Poll: Most Americans aren't convinced by pharma's leading argument
Americans are more convinced by the arguments made in favor of allowing the government to negotiate prescription drug prices than they are by those made against the policy, which the drug industry argues would lead to fewer new drugs, according to new KFF polling.
Between the lines: Just because the measure is popular with the public doesn't mean it'll pass, and it's currently in serious hot water with moderate Democrats.
What they found: The poll asked respondents whether they found two different arguments convincing.
- The first argument was that allowing Medicare to negotiate drug prices "would have the government too involved and will lead to fewer new drugs being available in the future," which is the argument being made by pharma and its allies.
- A third of respondents said they found this argument very or somewhat convincing.
- The second argument, which is made by advocates of the measure, was that "this is needed because Americans pay higher prices than people in other countries, many can’t afford their prescriptions, and drug company profits are too high."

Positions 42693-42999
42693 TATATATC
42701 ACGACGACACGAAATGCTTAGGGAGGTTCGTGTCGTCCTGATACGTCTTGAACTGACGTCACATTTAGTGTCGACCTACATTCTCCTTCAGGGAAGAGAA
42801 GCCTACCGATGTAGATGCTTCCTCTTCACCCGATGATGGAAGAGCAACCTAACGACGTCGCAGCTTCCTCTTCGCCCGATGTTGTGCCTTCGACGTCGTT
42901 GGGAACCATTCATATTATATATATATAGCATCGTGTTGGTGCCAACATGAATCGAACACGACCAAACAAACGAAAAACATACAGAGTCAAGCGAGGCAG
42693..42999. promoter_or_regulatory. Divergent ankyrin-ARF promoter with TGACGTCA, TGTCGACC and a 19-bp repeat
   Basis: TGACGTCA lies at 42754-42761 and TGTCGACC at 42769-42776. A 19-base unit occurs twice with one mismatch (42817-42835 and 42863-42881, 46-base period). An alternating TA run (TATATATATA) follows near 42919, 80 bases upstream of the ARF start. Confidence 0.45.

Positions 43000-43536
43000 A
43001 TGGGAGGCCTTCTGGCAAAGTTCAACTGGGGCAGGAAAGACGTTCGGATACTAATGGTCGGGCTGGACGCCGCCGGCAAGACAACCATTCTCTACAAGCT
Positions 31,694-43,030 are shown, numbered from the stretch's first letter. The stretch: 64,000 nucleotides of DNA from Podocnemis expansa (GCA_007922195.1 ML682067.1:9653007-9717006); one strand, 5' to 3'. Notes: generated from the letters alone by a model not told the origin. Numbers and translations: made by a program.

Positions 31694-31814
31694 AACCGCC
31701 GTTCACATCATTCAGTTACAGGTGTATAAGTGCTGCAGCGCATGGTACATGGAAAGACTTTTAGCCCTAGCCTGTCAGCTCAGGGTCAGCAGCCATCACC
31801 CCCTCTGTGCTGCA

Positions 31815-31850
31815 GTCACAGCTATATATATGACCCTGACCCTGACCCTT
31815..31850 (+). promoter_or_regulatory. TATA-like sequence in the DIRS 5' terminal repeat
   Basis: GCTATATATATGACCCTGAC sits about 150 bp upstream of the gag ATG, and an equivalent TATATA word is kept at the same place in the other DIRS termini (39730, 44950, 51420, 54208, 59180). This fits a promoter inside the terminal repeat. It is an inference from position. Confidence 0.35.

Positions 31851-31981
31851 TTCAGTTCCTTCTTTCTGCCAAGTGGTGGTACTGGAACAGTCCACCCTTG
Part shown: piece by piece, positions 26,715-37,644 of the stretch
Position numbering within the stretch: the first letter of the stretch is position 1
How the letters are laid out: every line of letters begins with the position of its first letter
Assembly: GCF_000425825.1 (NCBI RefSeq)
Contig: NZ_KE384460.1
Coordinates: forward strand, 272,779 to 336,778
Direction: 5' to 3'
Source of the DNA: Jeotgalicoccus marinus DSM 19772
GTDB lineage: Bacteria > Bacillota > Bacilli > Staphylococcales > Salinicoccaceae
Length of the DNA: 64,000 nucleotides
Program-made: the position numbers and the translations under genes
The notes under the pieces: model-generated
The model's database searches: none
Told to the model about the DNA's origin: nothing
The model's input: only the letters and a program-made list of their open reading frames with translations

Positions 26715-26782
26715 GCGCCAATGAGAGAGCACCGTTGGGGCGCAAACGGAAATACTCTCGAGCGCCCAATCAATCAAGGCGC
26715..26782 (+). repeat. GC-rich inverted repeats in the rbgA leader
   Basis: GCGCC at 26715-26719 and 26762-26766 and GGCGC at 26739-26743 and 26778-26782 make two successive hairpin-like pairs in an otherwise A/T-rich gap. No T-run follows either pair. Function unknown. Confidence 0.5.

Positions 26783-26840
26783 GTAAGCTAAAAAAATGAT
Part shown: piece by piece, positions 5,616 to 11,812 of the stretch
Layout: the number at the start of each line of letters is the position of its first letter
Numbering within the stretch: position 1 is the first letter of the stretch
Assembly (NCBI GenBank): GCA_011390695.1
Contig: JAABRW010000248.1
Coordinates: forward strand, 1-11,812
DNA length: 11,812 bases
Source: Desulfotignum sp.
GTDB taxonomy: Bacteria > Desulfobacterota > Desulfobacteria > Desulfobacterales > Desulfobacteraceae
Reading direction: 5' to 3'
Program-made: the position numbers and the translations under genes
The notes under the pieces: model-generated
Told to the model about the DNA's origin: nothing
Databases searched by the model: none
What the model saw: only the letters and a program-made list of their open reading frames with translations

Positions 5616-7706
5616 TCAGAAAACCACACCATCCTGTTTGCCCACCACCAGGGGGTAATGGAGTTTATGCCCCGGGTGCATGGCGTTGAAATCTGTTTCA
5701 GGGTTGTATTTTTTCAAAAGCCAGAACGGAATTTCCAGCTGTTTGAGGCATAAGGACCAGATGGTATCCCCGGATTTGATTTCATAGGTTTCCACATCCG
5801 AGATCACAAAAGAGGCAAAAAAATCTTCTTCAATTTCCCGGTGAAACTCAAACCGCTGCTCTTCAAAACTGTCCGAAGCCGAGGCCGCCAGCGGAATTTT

- 84% of respondents said they found the argument very or somewhat convincing.
By the numbers: More than half of respondents — including 44% of Republicans — said they strongly favored the measure before hearing the arguments for and against it, and another 31% somewhat favored it.
- Strong support slid a few percentage points to 45% after hearing the arguments, but the portion of respondents who said they somewhat favor the measure rose to 37%, leaving overall favorability unchanged.
- One in five seniors said they struggle to afford their prescription drugs.
What we're watching: Democrats are currently seeking a version of Medicare negotiations that can pass the House and Senate.
- Of course, if they're successful, public opinion today isn't an indicator of public opinion in the future, nor is it indicative of how the policy would play out in real life.